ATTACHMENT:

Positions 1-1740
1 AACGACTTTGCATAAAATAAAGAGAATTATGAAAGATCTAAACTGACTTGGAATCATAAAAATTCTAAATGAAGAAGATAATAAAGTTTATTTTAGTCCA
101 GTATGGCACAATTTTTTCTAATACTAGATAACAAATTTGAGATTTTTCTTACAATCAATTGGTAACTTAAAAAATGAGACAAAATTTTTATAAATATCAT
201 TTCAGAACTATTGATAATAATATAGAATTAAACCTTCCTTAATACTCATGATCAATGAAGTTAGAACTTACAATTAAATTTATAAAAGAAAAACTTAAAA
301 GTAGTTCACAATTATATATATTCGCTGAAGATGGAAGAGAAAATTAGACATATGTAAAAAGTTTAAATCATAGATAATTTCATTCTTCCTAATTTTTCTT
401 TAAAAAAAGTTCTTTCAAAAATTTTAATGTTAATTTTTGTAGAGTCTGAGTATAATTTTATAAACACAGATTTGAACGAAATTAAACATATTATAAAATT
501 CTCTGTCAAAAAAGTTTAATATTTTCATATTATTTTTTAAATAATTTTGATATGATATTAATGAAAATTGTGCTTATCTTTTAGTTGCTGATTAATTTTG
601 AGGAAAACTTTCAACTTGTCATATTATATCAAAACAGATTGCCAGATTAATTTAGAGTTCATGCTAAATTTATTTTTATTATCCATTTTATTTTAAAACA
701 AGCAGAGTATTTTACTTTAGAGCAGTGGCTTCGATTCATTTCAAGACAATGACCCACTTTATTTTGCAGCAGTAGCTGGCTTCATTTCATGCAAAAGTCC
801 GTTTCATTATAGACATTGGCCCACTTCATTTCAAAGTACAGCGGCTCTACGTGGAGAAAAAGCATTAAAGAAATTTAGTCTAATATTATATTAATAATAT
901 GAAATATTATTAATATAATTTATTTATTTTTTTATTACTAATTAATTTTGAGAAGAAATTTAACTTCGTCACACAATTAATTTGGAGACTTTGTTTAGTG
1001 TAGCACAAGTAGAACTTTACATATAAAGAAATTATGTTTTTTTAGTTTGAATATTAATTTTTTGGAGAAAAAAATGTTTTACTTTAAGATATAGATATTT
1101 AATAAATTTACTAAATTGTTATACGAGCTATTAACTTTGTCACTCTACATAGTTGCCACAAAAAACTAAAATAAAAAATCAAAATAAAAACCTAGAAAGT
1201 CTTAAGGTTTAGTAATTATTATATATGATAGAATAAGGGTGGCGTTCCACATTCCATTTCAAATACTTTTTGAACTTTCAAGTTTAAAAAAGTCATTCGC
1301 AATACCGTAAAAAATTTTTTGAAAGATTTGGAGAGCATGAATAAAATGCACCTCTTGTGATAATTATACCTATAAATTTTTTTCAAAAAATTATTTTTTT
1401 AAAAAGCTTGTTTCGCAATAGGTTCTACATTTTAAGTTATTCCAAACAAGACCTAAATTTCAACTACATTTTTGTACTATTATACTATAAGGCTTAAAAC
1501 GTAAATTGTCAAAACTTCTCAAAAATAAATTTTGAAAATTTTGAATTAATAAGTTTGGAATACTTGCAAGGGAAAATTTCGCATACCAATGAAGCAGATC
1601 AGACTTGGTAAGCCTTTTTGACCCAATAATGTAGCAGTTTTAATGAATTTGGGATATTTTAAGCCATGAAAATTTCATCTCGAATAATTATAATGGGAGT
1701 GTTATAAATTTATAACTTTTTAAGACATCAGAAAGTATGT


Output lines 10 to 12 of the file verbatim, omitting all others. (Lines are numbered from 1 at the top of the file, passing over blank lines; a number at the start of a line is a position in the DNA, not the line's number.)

801 GTTTCATTATAGACATTGGCCCACTTCATTTCAAAGTACAGCGGCTCTACGTGGAGAAAAAGCATTAAAGAAATTTAGTCTAATATTATATTAATAATAT
901 GAAATATTATTAATATAATTTATTTATTTTTTTATTACTAATTAATTTTGAGAAGAAATTTAACTTCGTCACACAATTAATTTGGAGACTTTGTTTAGTG
1001 TAGCACAAGTAGAACTTTACATATAAAGAAATTATGTTTTTTTAGTTTGAATATTAATTTTTTGGAGAAAAAAATGTTTTACTTTAAGATATAGATATTT